Leading Diagnosis and Procedure Readmissions

The rates of readmission differ based on the condition and procedure. According to the Healthcare cost and utilization project (HCUP) Statistical Brief (2010), the leading 30-day readmission rates by diagnosis are congestive heart failure, schizophrenia, and acute and unspecified renal failure while for the procedures, these conditions include lower extremity amputation, heart valve procedures, and wound debridement. Fingar et al. (2017) confirm these findings, and as reflected in table 3 below, congestive heart failure, schizophrenia, and respiratory failure are among the leading conditions with high readmission rates within 30 days. Based on these authors, also, both the 30-day and 7-day readmissions are highest among individuals covered by Medicare followed by Medicaid, uninsured, and lastly the private insurance. The importance of understanding the leading procedures and diagnosis for readmission is to develop intervention approaches that are specific to these conditions and procedures. A question or concern that arises from these readmissions is the reasons for the readmission costs being high among patients covered by Medicare. Also, it is essential to examine the reasons for the three leading conditions in readmissions and mitigation approaches.

Table 3: Leading Conditions for 30-day readmission (Fingar et al., 2017).

Principle Diagnosis

Index Stays (N)

30-Day Readmission Rate

Congestive heart failure



Schizophrenia and Other Psychotic Conditions



Respiratory Failure



Total Inpatient Stays




Figure 4: Pie-Chart Showing the 30-Day Readmission for the Top 3 Diagnosis

            In summary, hospital readmissions have a significant financial burden to an organization. In 2010, Medicare introduced the HRRP which penalizes hospitals with a high number of 30-day readmissions. Drawing from the above analysis, although there are effective measures to reduce the readmissions, they remain high as reflected in the 2013-2017 financial years. Based on the analysis also, it is evident that the rate of readmissions differs with the conditions. The principal diagnosis as established in the literature are congestive heart failure, respiratory diseases, and schizophrenia and other psychotic conditions. A research gap from the above analysis is conducting a study on the why readmissions remain high despite the HRRP penalizations and the specific factors that influence the high number of 30-day readmissions for the top three diagnosis and procedures.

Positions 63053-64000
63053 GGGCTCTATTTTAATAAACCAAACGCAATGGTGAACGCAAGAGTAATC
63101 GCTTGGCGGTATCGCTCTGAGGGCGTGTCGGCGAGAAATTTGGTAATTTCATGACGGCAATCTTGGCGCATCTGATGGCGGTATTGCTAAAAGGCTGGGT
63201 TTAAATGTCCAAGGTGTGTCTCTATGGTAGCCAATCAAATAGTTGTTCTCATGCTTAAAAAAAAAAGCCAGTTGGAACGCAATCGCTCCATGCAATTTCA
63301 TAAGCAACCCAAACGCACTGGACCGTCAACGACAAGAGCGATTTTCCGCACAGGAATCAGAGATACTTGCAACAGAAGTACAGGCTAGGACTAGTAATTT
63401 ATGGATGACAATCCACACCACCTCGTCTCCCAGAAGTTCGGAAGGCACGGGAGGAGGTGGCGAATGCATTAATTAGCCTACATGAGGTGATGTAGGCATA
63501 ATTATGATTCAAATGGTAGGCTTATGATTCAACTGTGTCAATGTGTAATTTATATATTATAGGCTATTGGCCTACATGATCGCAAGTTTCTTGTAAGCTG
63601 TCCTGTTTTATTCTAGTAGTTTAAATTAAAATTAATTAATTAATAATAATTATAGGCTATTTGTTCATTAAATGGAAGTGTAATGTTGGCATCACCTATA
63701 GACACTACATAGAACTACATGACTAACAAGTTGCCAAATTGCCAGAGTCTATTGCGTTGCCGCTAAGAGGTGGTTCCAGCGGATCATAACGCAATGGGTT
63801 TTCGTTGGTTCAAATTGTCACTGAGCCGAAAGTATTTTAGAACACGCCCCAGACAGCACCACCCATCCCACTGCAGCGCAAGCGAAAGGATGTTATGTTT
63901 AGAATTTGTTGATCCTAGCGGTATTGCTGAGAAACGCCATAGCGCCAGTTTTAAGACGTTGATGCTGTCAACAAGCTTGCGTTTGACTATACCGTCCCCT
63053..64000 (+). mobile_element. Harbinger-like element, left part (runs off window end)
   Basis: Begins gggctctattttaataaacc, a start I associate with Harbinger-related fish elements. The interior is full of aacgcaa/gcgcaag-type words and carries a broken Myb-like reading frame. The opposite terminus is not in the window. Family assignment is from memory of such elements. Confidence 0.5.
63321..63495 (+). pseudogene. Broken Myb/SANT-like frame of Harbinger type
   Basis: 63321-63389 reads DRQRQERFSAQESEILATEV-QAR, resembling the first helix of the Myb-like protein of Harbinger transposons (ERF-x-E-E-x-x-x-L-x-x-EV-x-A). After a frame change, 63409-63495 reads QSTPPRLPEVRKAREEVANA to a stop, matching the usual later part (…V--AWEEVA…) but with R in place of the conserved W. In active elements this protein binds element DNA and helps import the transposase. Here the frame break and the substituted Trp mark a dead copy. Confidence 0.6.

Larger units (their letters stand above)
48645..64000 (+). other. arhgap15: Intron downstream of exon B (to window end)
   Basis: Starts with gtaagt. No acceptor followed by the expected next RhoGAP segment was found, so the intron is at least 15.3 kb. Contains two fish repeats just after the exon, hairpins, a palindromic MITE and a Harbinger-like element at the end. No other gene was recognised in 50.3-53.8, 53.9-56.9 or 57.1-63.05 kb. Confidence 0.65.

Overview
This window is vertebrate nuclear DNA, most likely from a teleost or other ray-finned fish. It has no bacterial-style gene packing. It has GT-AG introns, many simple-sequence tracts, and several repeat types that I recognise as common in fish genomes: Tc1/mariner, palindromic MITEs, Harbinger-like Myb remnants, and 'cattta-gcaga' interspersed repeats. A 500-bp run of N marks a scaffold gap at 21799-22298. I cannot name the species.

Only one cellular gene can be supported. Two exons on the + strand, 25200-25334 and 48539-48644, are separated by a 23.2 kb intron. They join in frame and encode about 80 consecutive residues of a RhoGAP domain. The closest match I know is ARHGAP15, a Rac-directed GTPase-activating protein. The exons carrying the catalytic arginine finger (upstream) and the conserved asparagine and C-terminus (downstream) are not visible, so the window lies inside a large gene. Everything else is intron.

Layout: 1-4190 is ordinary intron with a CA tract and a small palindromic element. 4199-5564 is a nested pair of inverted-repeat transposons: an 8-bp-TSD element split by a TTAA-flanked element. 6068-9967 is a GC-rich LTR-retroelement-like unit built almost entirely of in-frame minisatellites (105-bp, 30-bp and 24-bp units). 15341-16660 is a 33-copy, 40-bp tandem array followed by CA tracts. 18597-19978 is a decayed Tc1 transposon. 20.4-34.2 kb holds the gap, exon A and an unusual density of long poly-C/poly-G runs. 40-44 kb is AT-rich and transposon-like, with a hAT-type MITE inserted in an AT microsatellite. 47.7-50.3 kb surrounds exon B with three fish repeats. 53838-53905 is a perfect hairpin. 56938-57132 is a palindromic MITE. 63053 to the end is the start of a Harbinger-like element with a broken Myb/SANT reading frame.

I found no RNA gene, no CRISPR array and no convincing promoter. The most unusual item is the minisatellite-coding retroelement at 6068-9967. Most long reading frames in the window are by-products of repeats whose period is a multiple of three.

Ahmad, S., Munir, M. B., Sharbaugh, M. S., Althouse, A. D., Pasupula, D. K., & Saba, S. (2018). Causes and predictors of 30‐day readmission after cardiovascular implantable electronic devices implantation: Insights from Nationwide Readmissions Database. Journal of cardiovascular electrophysiology29(3), 456-462.

Bailey, K. M., Weiss, J. A., Barrett, M. L., & Jiang, H. J. (2019). Characteristics of 30-day all-cause hospital readmissions, 2010-2016. Statistical Brief #248. Retrieved from https://www.hcup-us.ahrq.gov/reports/statbriefs/sb248-Hospital-Readmissions-2010-2016.pdf

Boccuti, C. & Casillas, G. (2017). Aiming for fewer hospital U-turns: The Medicare Hospital Readmission Reduction Program. Retrieved from https://www.kff.org/medicare/issue-brief/aiming-for-fewer-hospital-u-turns-the-medicare-hospital-readmission-reduction-program/

Fingar, K. R., Barrett, M. L., & Jiang, H. J. (2017). A Comparison of All‐Cause 7‐Day and 30‐Day Readmissions, 2014. HCUP statistical brief230.

Healthcare cost and utilization project Statistical Briefs (2010). #153 and #154: http://www.hcup-us.ahrq.gov/reports/statbriefs/statbriefs.jsp

Hoffman, J., & Cronin, M. (2015). The true financial impact of hospital readmissions. Healthcare Financial Management69(1), 68-76.

Postel, M., Frank, P. N., Barry, T., Satou, N., Shemin, R., & Benharash, P. (2014). The cost of preventing readmissions: why surgeons should lead the effort. The American Surgeon80(10), 1003-1006.

Secemsky, E. A., Schermerhorn, M., Carroll, B. J., Kennedy, K. F., Shen, C., Valsdottir, L. R., … & Yeh, R. W. (2018). Readmissions after revascularization procedures for peripheral arterial disease: a nationwide cohort study. Annals of internal medicine168(2), 93-99.

Wheeler, P. (2017). How allina health used data to improve quality and reduce cost.


Related Samples

WeCreativez WhatsApp Support
Our customer support team is here to answer your questions. Ask us anything!
👋 Hi, how can I help?